CarpeDiem11
CarpeDiem11 in reply to Ewife

Yes, for his & your sake. I think you definitely have a sensible head on when dealing with these things. After a while in hospital, it can send you doolally, so I hope the Covid restrictions get lifted soon too. All the best to you both.🙂 Your husband is lucky to have you looking after him.

TBSW
TBSW in reply to Ewife

Hi me again, on this point, he'll be fine, I was in hospital last year, during covid, 4 weeks pre transplant and 2 weeks post transplant. I didn't see any family for 6 weeks. But to be honest it was easier. It meant I could rest when I needed to, and post op, I wasn't at my best, so it was far better my family didn't see me like it. X

Trust5
Trust5Administrator

Good afternoon. All good advice from your fellow forum users. Hopefully by the time he gets transplanted restrictions will be eased, if not lifted, which will make things a bit easier. Have all your contact details written down clearly for the staff at the hospital and also make sure you have the relevant hospital, transplant coordinator details.

regards and good luck, hope he doesnt have to wait too long.

Hi Ewife

I had my transplant six months ago I did have a bag ready to take with me due to living by myself. I took two sets of night wear, bottle of squash and packet of straws, toiletries, £5 in change, puzzle book and pen and phone and charger. I think I was very lucky has I was only in ICU for 24 hrs and home with in eight days. Good luck 🙏🏼🌈

Ewife
Ewife in reply to Catlady1972

Wow! So nice to hear everything went smoothly for you. Hope you continue to do so well. Not thought of straws, thanks

Bastille37
Bastille37 in reply to Ewife

Earplugs, I found earplugs meant I got more sleep than I would have otherwise. And lip balm is essential your lips get so dry.

Hi

A packed case is a must, when the phone call comes in my case it was in the early hours so prepare anyone you need that may happen

Very loose clothes [elastic track suit], I needed a couple as they were all wanted to wear for a while

I felt good within a couple of days and you are encouraged to get out of bed and sit in a chair ASAP so loose clothes become a must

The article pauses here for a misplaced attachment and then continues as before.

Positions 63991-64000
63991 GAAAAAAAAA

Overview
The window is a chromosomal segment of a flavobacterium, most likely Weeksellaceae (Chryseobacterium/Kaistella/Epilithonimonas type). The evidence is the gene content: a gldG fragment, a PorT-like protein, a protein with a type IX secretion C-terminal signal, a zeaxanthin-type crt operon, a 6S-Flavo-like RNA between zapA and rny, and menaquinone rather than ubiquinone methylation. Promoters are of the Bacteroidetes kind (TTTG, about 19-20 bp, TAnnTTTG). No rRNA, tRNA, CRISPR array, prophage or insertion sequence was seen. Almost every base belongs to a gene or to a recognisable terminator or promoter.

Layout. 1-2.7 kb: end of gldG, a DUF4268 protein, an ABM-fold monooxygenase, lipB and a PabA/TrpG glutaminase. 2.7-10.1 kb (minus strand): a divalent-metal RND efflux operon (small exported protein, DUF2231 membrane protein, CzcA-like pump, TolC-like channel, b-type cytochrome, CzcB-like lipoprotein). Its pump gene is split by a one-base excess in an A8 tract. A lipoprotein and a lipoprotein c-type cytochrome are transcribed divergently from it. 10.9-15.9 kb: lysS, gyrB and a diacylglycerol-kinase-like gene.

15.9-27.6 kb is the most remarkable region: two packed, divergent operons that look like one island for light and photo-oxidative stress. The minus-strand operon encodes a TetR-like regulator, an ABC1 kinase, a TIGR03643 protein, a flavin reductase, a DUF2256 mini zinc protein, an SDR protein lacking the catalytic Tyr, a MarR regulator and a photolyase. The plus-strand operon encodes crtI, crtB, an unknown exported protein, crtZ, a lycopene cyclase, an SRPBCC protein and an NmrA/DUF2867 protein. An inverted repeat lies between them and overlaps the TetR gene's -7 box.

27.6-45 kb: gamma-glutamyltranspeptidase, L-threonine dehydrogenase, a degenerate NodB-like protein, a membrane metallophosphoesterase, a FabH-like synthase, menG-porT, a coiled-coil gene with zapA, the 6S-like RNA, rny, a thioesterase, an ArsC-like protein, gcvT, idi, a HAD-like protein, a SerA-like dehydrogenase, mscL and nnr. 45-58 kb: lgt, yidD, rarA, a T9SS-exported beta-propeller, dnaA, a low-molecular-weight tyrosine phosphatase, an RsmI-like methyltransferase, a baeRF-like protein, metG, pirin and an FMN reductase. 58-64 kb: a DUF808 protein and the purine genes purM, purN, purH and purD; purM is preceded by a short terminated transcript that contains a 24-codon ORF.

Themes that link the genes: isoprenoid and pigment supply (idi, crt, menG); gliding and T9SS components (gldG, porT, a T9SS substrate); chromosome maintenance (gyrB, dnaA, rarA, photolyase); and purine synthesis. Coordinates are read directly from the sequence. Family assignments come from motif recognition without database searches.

Be prepared yourself, there can be lot of walking and waiting, comfy shoes and reading stuff

I was out of ITU in two days and home in 9, and able to answer the door

We had to sort transport home at short notice as the ambulance does not take you home

Good luck, I hope the call come quickly 👍

He might find a small re-chargeable electric razor useful. It’s amazing what a difference a shave makes if you are in hospital for any length of time.

Ewife
Ewife in reply to Lantana100

Hadn't thought of that one either! Thanks

Hi, I received a transplant in September and despite a few complications, I’m now feeling amazing. It’s the greatest feeling ever to be given a second chance at life. Like you, I am a control freak. I prepared by packing a bag in advance and I too included a phone charger with long wire. If you buy off the internet, these are inexpensive and in fact, I bought and packed 2 just in case one didn’t work! Obviously I had a toiletry bag with all the usual but I bought miniature versions of everything to reduce space and weight including a fold up toothbrush. I also bought some “oral brush up” deep cleaning teeth wipes again off the net as I couldn’t find in the shops. These were great post op when I was unable to get out of bed, but freshened my mouth nicely. Lip balm, orange squash, puzzle books, note pad and pen, magazine, chocolate, biscuits are all a must! Its sometimes difficult to concentrate post op and so I wouldn’t recommend a book. I packed 3 sets of nightwear and underwear along with a dressing gown and slippers. also put some carrier bags in my bag for dirty washing. I set up a WhatsApp group prior to going into hospital so that my daughter could put daily posts which prevented my family from being bombarded with phone calls and texts. I wrote a list of my current meds which also had details of my GP, important phone numbers, next of kin etc. I had a bag packed for husband too as although he was unable to visit, he did stay overnight at a local hotel so that he could be on hand if necessary.